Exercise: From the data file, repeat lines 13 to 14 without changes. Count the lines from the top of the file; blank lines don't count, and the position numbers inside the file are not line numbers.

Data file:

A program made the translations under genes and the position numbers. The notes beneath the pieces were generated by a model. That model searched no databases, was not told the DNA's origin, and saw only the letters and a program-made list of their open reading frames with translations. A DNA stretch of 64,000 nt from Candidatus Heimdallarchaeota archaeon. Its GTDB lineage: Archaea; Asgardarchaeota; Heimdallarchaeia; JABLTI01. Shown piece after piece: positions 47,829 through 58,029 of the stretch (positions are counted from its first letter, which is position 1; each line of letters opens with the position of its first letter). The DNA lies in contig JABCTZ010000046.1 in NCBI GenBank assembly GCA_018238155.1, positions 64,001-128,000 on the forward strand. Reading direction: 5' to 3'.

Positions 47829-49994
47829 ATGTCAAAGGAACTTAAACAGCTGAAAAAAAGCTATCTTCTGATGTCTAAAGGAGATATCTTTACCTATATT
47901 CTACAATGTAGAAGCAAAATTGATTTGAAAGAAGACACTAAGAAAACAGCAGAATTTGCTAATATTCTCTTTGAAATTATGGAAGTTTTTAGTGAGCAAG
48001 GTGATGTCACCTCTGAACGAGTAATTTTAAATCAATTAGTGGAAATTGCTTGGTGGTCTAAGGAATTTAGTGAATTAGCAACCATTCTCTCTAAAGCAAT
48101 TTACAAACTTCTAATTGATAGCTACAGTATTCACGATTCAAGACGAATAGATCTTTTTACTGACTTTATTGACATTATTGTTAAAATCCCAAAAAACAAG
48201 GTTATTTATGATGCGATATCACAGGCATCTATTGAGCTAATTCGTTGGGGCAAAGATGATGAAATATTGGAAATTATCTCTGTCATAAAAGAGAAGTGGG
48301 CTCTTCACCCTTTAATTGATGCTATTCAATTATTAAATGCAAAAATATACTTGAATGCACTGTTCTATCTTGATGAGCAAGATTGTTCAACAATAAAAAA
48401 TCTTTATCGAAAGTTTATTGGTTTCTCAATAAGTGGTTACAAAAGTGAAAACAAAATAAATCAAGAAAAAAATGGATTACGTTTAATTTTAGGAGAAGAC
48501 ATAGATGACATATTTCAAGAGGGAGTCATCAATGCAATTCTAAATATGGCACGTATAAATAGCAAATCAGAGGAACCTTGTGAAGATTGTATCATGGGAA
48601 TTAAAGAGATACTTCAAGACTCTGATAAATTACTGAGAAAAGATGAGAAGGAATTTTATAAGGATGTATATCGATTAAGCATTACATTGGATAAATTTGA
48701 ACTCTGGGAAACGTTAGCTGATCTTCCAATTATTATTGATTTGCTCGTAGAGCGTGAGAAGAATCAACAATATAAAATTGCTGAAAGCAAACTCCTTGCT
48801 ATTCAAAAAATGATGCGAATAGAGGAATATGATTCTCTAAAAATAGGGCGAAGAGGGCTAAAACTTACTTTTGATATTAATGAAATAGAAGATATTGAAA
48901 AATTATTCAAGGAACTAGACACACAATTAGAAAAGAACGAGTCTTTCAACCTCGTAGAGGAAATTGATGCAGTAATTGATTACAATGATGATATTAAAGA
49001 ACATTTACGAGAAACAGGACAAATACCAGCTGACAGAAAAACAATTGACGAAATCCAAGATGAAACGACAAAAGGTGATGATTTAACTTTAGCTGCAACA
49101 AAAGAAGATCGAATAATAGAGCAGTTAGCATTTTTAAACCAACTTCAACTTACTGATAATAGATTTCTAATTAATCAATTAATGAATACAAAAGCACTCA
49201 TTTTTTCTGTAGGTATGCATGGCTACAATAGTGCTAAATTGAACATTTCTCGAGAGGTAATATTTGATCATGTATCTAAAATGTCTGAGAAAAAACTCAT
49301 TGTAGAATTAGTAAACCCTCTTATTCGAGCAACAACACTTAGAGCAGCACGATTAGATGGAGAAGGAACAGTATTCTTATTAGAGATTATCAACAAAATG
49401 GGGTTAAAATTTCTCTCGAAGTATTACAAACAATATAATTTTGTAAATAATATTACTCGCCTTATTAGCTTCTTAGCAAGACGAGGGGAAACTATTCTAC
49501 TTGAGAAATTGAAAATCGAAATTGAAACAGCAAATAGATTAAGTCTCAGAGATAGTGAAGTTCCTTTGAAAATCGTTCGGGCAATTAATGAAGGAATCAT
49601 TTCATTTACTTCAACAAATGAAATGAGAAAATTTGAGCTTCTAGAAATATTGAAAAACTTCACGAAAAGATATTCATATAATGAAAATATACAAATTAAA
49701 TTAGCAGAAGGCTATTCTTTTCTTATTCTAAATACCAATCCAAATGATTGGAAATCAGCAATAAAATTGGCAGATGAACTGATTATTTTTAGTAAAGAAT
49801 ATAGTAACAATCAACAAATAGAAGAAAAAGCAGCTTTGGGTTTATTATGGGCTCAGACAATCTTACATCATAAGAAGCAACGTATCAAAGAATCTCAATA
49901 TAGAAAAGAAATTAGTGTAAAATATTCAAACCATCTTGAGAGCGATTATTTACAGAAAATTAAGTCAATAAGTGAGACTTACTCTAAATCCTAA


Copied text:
48801 ATTCAAAAAATGATGCGAATAGAGGAATATGATTCTCTAAAAATAGGGCGAAGAGGGCTAAAACTTACTTTTGATATTAATGAAATAGAAGATATTGAAA
48901 AATTATTCAAGGAACTAGACACACAATTAGAAAAGAACGAGTCTTTCAACCTCGTAGAGGAAATTGATGCAGTAATTGATTACAATGATGATATTAAAGA